On confidence

February 26, 2016


I spent a good portion of my life being afraid. Afraid to be noticed. Afraid to make a mistake. To disappoint. To not be liked. I wouldn’t make conversation with people I didn’t know. I was uncomfortable speaking in public. I rarely raised my hand in class as a child from grade school all the way through college and even as a grad student, for fear of being “wrong.”  I distinctly remember defending my thesis as a political science student to my advisor/professor and the chair of the political science department. Terrified doesn’t even begin to graze the surface. It was horrible. I was a shaking mess throughout the entire presentation.

Looking back, I cringe at my behavior. I think about all of the opportunities I missed out on because of my fear. The chances that passed me by. I realize now that my behavior was simply a lack of confidence. I didn’t believe in myself. And I didn’t believe in myself because I didn’t really accept myself. For someone who isn’t afraid to speak their minds, to not put so much stock into what others think, to pursue opportunities, this might be hard to imagine. It might be hard to understand why it could be so difficult for some people. But, it was for me.

All this changed about 5-6 years ago. Contrary to what you’d expect, I didn’t have a pivotal moment where things came into focus for me. Rather, there were many factors that slowly began to shape me, push me, little by little. Here are a few things that immediately come to the forefront of my mind:

  • Strength training: Without question fitness has changed my life. I grew up playing sports and enjoyed exercising through college, but it wasn’t until I hit my mid-twenties before I started to consistently incorporate strength and resistance training into my routine. I am especially surprised by the gains I have made in the last few years. I’m stronger than I’ve ever been in my entire life and that makes me feel proud.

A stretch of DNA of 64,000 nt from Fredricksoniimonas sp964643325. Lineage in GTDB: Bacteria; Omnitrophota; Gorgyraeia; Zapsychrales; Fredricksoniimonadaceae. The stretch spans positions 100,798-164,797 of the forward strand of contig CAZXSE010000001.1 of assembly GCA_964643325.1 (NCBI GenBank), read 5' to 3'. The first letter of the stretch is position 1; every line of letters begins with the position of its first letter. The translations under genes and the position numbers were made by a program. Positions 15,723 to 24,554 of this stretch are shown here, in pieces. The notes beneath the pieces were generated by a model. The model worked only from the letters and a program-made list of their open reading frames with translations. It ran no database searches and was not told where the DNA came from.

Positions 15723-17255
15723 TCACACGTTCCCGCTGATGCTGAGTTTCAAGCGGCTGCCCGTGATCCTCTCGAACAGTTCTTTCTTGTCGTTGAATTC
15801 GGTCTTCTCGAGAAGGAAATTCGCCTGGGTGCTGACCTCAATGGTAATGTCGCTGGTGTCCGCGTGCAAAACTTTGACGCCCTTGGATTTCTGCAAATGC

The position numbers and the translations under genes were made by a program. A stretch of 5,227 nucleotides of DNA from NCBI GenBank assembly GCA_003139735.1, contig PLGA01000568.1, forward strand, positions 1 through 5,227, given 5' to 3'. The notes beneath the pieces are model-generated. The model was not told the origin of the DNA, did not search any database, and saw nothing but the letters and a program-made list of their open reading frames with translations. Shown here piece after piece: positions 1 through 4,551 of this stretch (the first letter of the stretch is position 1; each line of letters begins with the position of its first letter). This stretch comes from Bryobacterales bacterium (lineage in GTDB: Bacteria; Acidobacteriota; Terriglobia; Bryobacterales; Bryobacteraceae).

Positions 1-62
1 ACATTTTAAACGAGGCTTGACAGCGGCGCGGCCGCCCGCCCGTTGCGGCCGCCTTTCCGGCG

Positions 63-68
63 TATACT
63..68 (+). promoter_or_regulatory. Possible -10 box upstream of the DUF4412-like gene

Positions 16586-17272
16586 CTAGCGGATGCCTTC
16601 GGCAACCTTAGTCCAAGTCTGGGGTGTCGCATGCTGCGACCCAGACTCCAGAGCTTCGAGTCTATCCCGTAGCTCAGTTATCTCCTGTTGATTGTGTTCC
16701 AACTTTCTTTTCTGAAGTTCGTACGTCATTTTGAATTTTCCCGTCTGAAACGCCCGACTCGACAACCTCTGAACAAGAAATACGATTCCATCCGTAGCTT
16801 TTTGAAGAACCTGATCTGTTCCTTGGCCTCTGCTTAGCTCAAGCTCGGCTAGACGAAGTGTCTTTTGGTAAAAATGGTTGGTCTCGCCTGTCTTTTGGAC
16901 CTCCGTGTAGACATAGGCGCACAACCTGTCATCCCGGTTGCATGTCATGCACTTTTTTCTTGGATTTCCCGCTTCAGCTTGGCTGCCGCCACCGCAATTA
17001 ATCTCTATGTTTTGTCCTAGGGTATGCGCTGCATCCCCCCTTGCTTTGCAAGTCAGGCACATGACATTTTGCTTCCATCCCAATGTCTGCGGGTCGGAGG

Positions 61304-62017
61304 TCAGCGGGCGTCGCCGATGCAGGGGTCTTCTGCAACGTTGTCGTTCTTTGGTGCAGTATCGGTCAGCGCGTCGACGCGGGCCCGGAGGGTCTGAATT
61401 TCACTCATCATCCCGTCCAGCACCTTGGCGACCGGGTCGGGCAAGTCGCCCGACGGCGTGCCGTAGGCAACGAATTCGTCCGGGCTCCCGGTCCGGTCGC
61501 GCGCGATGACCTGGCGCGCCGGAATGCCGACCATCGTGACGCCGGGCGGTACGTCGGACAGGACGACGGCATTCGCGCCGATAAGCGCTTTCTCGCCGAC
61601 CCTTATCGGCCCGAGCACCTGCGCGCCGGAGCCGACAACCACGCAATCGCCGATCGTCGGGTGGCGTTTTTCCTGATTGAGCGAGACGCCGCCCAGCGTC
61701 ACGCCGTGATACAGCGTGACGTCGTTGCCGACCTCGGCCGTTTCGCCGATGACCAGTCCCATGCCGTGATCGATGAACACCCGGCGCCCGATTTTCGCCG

OBX half marathon 2008

  • Running: I have always loved running, but I became dedicated to distance running when we moved to North Carolina (2007). Since then, I have completed a few marathons and numerous half marathons. I never imagined I would be able to run 26+ miles straight. Never. But, I know now that my body and mind are capable of incredible things. Nothing makes me feel more confident than completing a hard run or finishing a race. Putting in the work to accomplish a goal has truly empowered me.

beaufort 2015

  • Surrounding myself with positive people: My husband, Matt, is a very confident person. It’s one of things that first attracted me to him. He’s sure of himself in a way that I could never be. He can voice his opinion without doubt or hesitation. He knows who he is and is genuinely happy. As with running, if you want to become faster, run with faster people. And if you want to learn how to be confident and positive, surround yourself with the people who inspire you. Matt, along with my family and friends, believes in me. No explanations. No excuses. Just acceptance.


  • My children: Once when I was a little girl my mom picked my sister and I up from the day camp that we attended during the summer. She asked us how our time was and we told her about an older girl who was bullying us. She was driving away when we told her and immediately slammed on the breaks and reversed the car all.the.way.back. My sister and I watched in horror as she went over to the girl. My mother never told us what she said, but that girl never bothered us again. Now that I am parent, I’m not sure I would have handled it that way, but that was my mom. In that moment, I saw my mother’s fierce love for us. She would have protected us from anyone or anything. I feel that same intensity for my kids. That need to be a constant source of strength and protection for them. Forever.


  • Counseling: I think it’s such a shame that therapy can sometimes be viewed in a degrading light. There’s a stigma that often comes along with counseling, but it should be promoted and encouraged more. Mental health is so important. I have seen a counselor on and off for most of my life. These ranged from therapists to life coaches. I fully believe in the power of counseling. There are times when you need to talk openly with someone; a person who is trained to listen and to be a sounding board for you. I have made some pretty profound discoveries about myself through counseling and some of these findings have steered me in the right direction on multiple occasions.


  • Getting older: It’s good for something, right? I’m 32 and I can honestly say every year is better than the last. Each year I discover more and more about the person I am and my affirmations and values become stronger. My thoughts and understanding more pronounced. More importantly, I accept myself…completely.


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